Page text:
So much of this episode is... well, a little slow. It's Peter Capaldi semi-talking to himself for 35 minutes until we come to the big revelation, and all the stakes and emotional cores contained within that elevate this thing to top of the class. Until then, we have an exploration of this place, and attempting to learn the rules of it in order to survive. The rules of the Veil are soon sussed out; it only stops trying to kill you when you confess some hidden truth to it. So. Truth, or consequences. The Doctor gives it the truth at least three times, and we learn more as we go. The Doctor is afraid of death. The Doctor left Gallifrey all those ages ago out of fear... and the Doctor knows what the Hybrid is. Ah. So that is our arc this time. I'm going to hold my tongue on Hybrid talk until next week, since we don't know where this is going to go yet. Stupid temporal grace. There are other mysteries and clues peppered in here that make sense at the end. The set of clothes waiting by the fire. The skulls in the sea. The stars being 7000 years out of alignment. The Doctor is inside a puzzlebox of death. Holy fuck. Moffat did it. You son of a bitch, this is the puzzlebox for Series 9 and you have trapped the Doctor inside. All alone. Well. Not alone.

Clara is here. Well, not here but also here. She sleeps inside the Doctor's mind, and he is who he appeals to with his explanations of how this place works. His ideal Clara, sitting in his mental mindscape TARDIS. Here's where I have to go back, way back, to my old Boss Dungeon writeups. In Into The Dalek, on Clara helping the Doctor get over himself and save the day to some degree, I wrote this:

Clara, the schoolteacher, teaching a centuries-old alien to let go of his own preconceptions and remember what he's learned from his interactions with the "broken" Dalek. The writing for Clara has generally improved with this new series; instead of the blank cipher "mystery girl" to be solved at the end of the series from last year, we have a proper equal to the Doctor. Someone who can learn from him, and help him learn. What a great team.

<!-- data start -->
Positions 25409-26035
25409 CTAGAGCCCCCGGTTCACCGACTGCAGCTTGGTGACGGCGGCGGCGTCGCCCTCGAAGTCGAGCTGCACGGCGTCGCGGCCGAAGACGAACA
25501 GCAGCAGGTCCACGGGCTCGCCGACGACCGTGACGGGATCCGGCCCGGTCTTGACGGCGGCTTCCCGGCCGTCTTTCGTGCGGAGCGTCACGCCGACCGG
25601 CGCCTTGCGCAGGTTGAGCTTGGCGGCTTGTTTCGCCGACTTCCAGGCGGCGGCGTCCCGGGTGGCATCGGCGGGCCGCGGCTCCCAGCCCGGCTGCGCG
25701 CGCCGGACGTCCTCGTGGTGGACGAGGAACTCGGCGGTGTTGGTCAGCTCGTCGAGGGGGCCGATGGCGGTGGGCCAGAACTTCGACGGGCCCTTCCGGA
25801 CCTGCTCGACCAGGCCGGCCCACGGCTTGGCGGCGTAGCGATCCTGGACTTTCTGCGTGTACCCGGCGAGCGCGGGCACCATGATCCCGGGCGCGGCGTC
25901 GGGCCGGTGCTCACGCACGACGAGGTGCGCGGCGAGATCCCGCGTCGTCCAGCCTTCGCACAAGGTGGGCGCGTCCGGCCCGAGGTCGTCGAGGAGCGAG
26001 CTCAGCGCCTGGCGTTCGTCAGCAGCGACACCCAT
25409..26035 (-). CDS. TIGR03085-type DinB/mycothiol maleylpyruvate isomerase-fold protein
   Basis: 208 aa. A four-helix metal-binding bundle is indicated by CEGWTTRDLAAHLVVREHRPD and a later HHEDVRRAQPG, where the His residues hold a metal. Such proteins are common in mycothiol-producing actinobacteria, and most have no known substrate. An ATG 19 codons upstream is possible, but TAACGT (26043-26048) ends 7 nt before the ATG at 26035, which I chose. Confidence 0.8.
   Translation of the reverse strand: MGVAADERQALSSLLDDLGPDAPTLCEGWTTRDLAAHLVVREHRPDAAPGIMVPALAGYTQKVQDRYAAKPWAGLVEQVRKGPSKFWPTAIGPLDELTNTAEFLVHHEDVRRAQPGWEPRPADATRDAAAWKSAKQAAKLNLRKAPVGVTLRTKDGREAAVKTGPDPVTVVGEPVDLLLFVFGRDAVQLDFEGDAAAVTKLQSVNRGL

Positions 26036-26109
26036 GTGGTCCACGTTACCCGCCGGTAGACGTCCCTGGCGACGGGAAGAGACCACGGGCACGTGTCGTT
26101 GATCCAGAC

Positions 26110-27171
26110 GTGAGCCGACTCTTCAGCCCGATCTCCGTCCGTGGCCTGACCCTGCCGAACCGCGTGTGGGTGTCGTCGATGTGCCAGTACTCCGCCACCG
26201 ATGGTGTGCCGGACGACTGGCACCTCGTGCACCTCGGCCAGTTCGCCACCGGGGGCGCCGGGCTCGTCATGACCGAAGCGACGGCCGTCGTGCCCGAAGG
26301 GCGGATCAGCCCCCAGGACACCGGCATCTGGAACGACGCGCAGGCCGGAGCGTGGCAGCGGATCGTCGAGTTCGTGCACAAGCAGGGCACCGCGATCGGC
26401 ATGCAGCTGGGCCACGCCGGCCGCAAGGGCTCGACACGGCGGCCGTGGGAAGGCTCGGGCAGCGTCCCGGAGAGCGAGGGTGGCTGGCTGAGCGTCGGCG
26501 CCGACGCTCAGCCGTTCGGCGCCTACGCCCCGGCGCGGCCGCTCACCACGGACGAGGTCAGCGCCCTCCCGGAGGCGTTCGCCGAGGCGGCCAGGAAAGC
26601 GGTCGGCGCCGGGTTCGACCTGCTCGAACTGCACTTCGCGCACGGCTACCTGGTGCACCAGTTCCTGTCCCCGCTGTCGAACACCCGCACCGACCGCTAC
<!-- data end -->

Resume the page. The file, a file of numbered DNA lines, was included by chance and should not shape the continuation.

Eventually I went off on big tangents about Clara becoming the Doctor's dark mirror, falling into a downward spiral of becoming a chronic liar and risk-taker who nonetheless has agency over her stories and helps to save the day. As we saw last week, this killed her. She took a risk, a risk the Doctor would take if he was not as informed, and the risk got her killed. Now that she haunts this episode, there's no need for a dark mirror of the Doctor. Instead is this older version of Clara: Clara-as-teacher. Her influence in the Doctor's mind, as he remembers her, is a proxy for his own determination to stay alive by asking the right questions. In his grief and confusion, he needs the steady hand of his teacher to figure things out. The real Clara Oswald wouldn't let the Doctor slack or give up, and this ghostly Clara doesn't either. I like this a lot. Even in death, the Doctor's staying on the good path that Clara was keeping him on. Whether or not that will stick when he gets his hands on the people who put him in this situation next time is up for debate... but on to the main course.